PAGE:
Ipe paneling and concrete floors continue into the living area, where a photograph by Scott McFarland hangs above the fireplace. Surrounding the dining table, by Riva 1920, are walnut chairs the couple found locally.

Photo by Noah Webb

Lockyer was not only responsible for designing the house; he did double-duty as the general contractor. The owner-contractor-architect relationship, he opines, "is doomed from the start. Alternatively, when architects are the builders, there is far greater motivation to add to the level of detail and finish while attempting to bring the project in on budget. This rarely exists when the architect is not responsible for construction." 

In the lounge, a sofa from Flexform joins a rug and poufs from Gandia Blasco. "We used boulders found onsite in the walls and windows as a way to reinforce the home's connection with the desert environment," Lockyer explains. As throughout, the wall and ceiling are painted with Cool December from Dunn-Edwards.

Photo by Noah Webb

"I had massive hesitation," admits the husband, since Lockyer had never run the construction for a ground-up building project. "What convinced me was that Sean was super keen and dedicated to making it successful. What he lacked in experience he made up for in diligence and dedication," he says. "I don’t even want to think of how many hours he put into the house that he wasn’t really compensated for." 

A Glo-Ball pendant from Flos and a Saarinen chair brighten a guest bedroom. The teak headboard is from Central Station.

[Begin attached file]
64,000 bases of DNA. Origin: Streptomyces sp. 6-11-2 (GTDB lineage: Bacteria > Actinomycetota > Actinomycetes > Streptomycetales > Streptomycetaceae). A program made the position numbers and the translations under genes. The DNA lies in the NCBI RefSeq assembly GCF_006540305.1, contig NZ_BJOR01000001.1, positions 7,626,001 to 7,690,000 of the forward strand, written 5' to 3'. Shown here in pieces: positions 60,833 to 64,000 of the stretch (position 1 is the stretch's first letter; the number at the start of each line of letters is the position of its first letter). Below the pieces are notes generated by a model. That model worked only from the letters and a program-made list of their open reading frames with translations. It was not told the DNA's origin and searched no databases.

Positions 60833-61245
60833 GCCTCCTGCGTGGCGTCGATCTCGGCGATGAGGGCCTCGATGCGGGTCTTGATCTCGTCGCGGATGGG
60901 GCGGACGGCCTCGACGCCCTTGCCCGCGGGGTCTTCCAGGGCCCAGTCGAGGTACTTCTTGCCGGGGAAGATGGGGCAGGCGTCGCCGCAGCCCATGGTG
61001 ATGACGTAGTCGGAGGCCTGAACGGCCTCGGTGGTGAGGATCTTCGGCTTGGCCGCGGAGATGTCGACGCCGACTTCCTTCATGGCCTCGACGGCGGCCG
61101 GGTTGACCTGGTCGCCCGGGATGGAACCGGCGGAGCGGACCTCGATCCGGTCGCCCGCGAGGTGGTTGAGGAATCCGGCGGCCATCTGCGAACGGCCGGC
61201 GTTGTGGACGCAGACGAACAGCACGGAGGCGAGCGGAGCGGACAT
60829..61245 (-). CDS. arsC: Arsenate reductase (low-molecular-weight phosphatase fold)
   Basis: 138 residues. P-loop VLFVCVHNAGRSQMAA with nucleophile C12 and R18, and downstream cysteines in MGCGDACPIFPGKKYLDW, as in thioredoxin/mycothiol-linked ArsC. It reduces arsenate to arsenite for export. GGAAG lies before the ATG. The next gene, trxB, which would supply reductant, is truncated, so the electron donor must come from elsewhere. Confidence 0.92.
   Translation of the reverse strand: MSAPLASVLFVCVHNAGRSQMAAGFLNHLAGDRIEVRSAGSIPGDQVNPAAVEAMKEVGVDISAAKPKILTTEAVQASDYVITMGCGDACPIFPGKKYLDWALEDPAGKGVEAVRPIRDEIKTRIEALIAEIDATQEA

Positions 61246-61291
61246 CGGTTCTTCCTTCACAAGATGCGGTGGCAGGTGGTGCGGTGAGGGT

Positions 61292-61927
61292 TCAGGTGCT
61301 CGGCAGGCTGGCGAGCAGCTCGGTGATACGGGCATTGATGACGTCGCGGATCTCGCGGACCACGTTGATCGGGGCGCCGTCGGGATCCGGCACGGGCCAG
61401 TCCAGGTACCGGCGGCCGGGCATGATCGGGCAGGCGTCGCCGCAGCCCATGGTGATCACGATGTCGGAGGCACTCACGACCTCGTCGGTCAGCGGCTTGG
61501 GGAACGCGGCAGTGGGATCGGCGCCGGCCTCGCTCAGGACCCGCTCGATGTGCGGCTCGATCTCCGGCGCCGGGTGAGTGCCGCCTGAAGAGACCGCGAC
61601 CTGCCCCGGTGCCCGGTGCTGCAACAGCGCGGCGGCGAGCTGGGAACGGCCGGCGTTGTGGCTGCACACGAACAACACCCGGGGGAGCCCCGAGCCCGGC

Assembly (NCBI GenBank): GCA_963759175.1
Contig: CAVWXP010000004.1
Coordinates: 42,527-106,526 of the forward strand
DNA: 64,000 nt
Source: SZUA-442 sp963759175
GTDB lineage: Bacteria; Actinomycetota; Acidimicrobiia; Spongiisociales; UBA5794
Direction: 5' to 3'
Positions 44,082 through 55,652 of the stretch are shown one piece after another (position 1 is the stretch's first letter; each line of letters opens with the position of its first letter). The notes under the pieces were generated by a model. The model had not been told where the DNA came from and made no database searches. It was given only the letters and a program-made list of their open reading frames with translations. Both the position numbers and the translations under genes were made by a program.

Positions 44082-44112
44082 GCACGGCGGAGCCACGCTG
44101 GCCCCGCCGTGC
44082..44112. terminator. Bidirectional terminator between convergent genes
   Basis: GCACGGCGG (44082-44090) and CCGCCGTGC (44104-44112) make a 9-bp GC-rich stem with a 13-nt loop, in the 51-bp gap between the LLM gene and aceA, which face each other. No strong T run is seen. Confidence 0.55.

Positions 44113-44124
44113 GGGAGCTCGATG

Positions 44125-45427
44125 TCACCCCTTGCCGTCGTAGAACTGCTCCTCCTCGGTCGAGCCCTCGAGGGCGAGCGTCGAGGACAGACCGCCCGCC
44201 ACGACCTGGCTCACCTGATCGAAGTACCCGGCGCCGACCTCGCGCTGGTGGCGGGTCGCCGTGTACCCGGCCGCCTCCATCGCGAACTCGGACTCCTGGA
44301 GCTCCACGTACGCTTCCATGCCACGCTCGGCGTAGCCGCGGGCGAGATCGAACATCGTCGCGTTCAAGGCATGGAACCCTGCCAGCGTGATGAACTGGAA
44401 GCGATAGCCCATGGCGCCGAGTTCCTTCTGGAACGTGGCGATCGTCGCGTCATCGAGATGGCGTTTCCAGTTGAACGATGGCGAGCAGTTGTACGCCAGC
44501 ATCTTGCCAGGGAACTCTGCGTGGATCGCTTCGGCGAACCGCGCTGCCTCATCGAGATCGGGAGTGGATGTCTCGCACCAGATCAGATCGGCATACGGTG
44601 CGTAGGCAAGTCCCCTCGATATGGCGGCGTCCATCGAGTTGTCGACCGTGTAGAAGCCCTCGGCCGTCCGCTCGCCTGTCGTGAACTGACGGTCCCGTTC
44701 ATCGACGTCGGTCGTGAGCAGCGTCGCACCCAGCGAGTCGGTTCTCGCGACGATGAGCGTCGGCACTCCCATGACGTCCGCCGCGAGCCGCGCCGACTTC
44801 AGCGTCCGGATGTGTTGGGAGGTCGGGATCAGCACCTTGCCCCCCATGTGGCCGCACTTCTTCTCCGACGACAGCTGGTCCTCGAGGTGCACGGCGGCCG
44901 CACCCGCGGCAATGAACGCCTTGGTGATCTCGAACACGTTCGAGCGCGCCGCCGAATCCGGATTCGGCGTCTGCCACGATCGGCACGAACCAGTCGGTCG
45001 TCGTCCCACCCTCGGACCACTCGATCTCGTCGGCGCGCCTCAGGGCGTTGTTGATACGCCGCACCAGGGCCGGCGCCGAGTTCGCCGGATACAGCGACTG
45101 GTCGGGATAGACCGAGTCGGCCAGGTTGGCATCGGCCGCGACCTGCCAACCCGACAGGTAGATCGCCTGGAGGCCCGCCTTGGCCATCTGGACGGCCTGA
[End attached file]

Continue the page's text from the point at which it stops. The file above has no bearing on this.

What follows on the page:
Photo by Noah Webb

Not to say that there weren’t hiccups: The board-formed concrete walls were temperamental—one was poured three times before succeeding. (Now a striking feature, the panel looks onto an enclosed sculpture garden with boulders from a local quarry.) The city decided—midconstruction—that one of the eaves was two inches too long, despite having approved it initially. The adjustment required relocating a kitchen wall by 18 inches and cost the owners $10,000. 

The children's bedroom, which is located next to the playroom, has beds from Bensen and artworks by Aaron Eskridge from Just Modern.

Photo by Noah Webb

In the end, the result was worth the occasional headache. The home won a local architecture award, and the couple spent a year buying art and furniture from Canada, Europe, and Palm Springs. "We still need the odd piece," the wife says, "but we’ve got enough for now, and we like simplicity." She and her husband are especially pleased with the family-friendliness of the house. "Because of the L-shape, I can see what’s going on in the house all the time," she says. "That’s kind of neat. We put a hardcover on the pool because one of our children is still too young to swim. If I’m busy prepping food, I can cover it and an elephant could walk across and be fine. When the house is all opened up, you don’t know where the inside and outside begin and end. It flows so nicely." 

The master bedroom opens on two sides to the outdoors, where Lockyer placed a custom black-chrome wall clock.

Photo by Noah Webb

As for the area being too old? Not so much. Each year, the couple brings a few friends down for the nearby Coachella festival in April. That’s a different blue-haired demographic altogether.  

In the master bath, a Dornbracht tub filler is paired with a tub by Philippe Starck for Duravit.

Photo by Noah Webb

A floor-to-ceiling window frames the dining area.

Photo by Noah Webb

F-5 Residence Floor Plan

Photo by Noah Webb

Margot Dougherty is a freelance writer/editor in Los Angeles and a contributing editor to Her writing…